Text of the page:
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2005 De Csin P01
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2005 De Csin P01

Cost-effective marketing for a start-up

May 1, 2020
Every start-up doctor has heard this from every consultant and advisor, over and over again: Marketing is the holy grail.

Every start-up doctor has heard this from every consultant and advisor, over and over again: Marketing is the holy grail. Marketing is the lifeblood of the practice. Marketing is the magic key that will unlock the secret to get your practice from zero patients to a full-blown, bustling, multioperatory dream . . . Talk about pressure!

It is undeniable, especially for practices that are being built from scratch: marketing is an essential component for success. But for many doctors, marketing is also an enigma. It is something we know almost nothing about. Our schools usually do not cover it, and if they do, it is not sufficient to understand the subject comprehensively. Like many other business services, finding a “dental marketing specialist” is easy to do. But although there are hundreds of businesses that offer these services, vetting them is close to impossible. And then comes the matter of budget. Marketing can be one of the most expensive investments for a start-up, especially when it doesn’t bring the expected value. 

Therefore, like many other doctors, when I did my dental start-up, marketing caused immense anxiety (and anxiety is not in short supply during a dental start-up). Through trial and error, countless mistakes, and endless pivoting and adjusting, I learned a thing or two about marketing a practice. One of my most surprising finds was that, often, some of the most inexpensive (and rewarding) marketing methods would yield the highest ROI. Some of these techniques, integrated into a comprehensive marketing plan, can change the trajectory of your dental start-up.

In today’s dental marketing world, a lot of the strategy that major marketing companies advise is very “cookie cutter.” The prescription is very similar from one proposal to another. But that is the catch-22 of marketing. They offer these services because they have worked, but in order for marketing to truly be effective, it has to be unique. That is why, with some creativity, marketing techniques that sway from the norm can be integrated into a more comprehensive plan to create some pretty astounding results.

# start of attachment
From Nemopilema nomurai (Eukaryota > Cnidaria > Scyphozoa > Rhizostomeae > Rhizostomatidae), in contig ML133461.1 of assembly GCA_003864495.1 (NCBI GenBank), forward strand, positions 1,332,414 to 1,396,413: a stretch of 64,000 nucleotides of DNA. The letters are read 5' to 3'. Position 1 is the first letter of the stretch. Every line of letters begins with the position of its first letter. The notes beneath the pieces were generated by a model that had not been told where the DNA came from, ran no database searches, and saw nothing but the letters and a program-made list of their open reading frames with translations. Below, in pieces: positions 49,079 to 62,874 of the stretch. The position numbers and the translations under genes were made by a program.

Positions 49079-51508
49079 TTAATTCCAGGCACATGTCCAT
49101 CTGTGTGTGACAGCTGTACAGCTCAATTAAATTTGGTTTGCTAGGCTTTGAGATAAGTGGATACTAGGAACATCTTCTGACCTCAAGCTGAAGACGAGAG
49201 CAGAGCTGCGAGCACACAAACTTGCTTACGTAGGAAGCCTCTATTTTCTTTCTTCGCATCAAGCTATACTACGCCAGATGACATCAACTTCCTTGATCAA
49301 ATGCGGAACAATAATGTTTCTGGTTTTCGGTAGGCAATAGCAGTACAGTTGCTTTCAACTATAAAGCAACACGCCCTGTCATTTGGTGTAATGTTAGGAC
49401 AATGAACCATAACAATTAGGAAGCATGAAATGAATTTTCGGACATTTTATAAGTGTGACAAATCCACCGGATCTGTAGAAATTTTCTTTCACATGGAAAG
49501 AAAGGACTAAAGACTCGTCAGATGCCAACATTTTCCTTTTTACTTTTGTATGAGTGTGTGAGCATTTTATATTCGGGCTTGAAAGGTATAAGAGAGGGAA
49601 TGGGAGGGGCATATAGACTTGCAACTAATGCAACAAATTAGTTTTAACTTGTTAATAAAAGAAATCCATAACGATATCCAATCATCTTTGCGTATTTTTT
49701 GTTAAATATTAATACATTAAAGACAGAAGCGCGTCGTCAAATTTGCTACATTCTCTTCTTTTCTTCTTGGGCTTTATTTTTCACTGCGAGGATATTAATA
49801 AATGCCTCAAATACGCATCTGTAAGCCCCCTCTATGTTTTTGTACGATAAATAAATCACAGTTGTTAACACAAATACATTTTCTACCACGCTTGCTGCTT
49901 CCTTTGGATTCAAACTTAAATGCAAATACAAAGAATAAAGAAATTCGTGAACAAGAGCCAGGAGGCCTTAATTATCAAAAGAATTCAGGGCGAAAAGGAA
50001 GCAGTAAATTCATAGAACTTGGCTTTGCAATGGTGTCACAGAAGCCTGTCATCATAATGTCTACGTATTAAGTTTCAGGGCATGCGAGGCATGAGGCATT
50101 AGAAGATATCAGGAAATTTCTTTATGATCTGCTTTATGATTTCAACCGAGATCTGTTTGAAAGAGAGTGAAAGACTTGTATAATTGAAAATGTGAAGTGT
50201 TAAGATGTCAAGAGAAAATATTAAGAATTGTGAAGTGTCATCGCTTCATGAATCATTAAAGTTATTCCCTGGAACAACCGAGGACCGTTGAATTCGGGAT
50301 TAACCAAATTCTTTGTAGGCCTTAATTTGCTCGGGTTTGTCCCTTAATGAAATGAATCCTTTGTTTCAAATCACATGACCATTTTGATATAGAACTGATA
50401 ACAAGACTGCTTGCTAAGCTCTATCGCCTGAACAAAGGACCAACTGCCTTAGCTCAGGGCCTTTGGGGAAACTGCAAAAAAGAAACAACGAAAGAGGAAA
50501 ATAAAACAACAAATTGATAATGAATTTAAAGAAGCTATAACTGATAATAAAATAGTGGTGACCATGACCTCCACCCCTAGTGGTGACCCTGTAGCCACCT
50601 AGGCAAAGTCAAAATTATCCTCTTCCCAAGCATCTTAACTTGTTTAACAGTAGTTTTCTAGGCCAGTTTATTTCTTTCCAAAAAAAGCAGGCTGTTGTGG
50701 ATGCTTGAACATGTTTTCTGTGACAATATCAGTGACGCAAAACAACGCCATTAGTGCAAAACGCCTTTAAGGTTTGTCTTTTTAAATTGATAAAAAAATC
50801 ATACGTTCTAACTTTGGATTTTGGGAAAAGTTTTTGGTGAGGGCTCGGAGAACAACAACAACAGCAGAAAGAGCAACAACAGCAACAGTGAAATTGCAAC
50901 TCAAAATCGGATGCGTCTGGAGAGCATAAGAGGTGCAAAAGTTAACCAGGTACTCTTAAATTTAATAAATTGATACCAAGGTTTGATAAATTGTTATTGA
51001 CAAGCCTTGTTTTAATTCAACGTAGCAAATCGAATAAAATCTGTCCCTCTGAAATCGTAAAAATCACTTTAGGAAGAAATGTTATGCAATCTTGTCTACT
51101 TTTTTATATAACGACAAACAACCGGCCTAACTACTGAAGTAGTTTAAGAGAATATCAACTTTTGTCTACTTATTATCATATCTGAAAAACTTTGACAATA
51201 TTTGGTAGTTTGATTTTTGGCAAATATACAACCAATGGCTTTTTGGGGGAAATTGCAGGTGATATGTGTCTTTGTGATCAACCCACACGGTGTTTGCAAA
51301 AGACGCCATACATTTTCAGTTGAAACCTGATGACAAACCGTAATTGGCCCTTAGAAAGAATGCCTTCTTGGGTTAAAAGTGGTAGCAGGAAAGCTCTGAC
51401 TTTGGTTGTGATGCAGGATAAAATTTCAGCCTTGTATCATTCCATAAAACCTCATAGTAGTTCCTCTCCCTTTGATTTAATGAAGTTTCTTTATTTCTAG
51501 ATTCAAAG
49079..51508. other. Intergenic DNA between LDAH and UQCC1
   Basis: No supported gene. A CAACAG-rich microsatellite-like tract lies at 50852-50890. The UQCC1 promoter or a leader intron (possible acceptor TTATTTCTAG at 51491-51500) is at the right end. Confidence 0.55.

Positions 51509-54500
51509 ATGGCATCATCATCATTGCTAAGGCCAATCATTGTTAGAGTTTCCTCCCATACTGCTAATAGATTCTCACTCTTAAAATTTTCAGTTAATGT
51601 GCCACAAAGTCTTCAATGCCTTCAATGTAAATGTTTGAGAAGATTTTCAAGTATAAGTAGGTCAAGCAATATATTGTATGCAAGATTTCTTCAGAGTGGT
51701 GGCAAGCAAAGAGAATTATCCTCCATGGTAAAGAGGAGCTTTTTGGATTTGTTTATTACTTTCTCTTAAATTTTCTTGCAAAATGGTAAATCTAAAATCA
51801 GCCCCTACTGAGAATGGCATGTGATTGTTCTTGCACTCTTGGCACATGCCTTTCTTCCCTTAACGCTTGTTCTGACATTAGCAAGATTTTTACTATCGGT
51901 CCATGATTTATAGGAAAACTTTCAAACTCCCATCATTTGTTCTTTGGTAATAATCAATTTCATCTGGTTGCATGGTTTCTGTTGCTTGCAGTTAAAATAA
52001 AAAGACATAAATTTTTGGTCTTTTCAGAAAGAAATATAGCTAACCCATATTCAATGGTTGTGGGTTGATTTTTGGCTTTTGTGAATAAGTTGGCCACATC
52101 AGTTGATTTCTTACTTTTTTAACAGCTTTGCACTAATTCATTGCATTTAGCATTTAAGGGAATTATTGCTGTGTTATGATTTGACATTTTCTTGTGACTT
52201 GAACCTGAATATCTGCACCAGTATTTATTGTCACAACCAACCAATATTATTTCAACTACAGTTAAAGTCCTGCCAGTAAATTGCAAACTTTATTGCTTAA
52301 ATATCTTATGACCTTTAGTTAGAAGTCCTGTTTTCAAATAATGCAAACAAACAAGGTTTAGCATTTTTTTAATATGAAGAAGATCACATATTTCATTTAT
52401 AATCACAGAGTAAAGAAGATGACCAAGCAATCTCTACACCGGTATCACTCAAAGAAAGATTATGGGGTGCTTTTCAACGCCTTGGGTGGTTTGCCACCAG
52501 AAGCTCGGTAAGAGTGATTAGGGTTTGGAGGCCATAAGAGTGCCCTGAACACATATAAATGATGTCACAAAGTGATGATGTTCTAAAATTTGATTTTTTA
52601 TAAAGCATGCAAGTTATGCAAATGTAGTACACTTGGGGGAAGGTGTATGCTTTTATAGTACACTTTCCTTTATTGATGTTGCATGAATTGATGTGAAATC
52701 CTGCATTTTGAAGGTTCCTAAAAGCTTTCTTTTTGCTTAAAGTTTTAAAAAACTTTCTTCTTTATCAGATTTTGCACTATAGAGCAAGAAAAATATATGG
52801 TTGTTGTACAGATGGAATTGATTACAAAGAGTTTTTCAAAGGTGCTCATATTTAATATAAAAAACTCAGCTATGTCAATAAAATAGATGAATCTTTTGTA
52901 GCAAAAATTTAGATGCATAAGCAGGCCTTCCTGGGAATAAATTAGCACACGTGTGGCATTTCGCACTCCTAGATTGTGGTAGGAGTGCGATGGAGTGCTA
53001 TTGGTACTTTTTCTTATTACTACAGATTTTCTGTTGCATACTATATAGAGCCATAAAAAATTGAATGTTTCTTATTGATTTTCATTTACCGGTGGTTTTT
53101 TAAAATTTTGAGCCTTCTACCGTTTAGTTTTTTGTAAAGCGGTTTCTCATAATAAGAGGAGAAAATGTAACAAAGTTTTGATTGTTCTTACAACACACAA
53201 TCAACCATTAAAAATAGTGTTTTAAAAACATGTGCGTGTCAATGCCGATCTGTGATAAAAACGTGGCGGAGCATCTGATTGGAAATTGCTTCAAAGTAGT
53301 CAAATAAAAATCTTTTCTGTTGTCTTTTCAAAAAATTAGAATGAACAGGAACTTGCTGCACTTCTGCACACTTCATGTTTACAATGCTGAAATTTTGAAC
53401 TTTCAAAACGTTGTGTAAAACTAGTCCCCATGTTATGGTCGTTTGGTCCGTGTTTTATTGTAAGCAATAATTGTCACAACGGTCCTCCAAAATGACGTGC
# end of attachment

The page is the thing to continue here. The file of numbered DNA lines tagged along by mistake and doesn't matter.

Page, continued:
Community engagement

One of the pulse points of low-cost, high-efficacy marketing centers around community engagement. Dentists, by design, are relationship builders. It is one of the most important parts of our job for many of us, and we usually are naturally good at it. If we lend this skill to the arena of marketing—building relationships in our communities to spread the word about our practices—not only can it be very effective, it can also be very rewarding.

The age-old argument of direct mail 

When discussing dental marketing, nothing will polarize a room like the discussion of mailers. They have a reputation for being very expensive, often thrown away or disregarded, and rarely working. That is why, in my practice, I targeted the audience and the messaging to make the direct mail technique more effective in money and results. Dental start-ups are usually strategically set in a location with a high growth rate. With many people moving into the area, they will naturally need new resources, including a new dental office. A great way to introduce your office is direct mail targeted to new movers. 

Local companies can sell a list of new move-ins that can be narrowed by price of home and even families and ages. Where to attain these lists is very regionally dependent. I would recommend starting with the post office and local real estate firms. They may have the list or will be able to direct you to private companies that can sell them. These lists are usually very cost-effective and not too expensive (usually ranging from $60-$120). 

The content of the mailers needs to be less about your dental practice and more of a warm welcome into the neighborhood. This can be a greeting card with a short welcome message, a neighborhood welcome newsletter, or anything else (get creative!). You can include a list of recommended local restaurants and businesses and even partner with these businesses to include coupons. Open rates for mailers tend to increase if the mailers are hand addressed and the envelope or ink are a unique and outstanding color. 

Because this “old-school” method of marketing has decreased in the past few years, its uniqueness (and thereby efficacy) has recently seen an upturn. Research by the Data & Marketing Association shows that direct mail, when done correctly, has the highest response rate out of selected media and has increased by 190% since 2015.1

Community philanthropy

Recognizing needs in your community, solving community problems, and giving back (especially as a team) are exceptional ways to contribute to your marketing efforts and team-building. In my practice, this was the most rewarding way to market since it hardly felt like marketing at all. It spoke to the philanthropy and contribution desires that drove me to become a dentist and open a practice in the first place. Some ideas include:

Call your local fire department and ask the fire chief if your team can prepare and deliver a meal for them one night (make sure to ask about allergies and diet restrictions!). A spouse of a firefighter once told me that they are often called to fires in the middle of dinner prep, so having a ready meal is a treat for them. Be sure to include toothbrushes and toothpaste so they can keep them on hand at the fire station. 

Find the local Girl Scout troop and buy a large supply of their cookies. Bonus: You can go with the troop to donate the cookies to local homeless shelters! 

Find your favorite local eatery and run a Facebook competition. You can encourage your patients and their network to like and follow your page to win a gift card to a local business to create alliances and relationships in the community.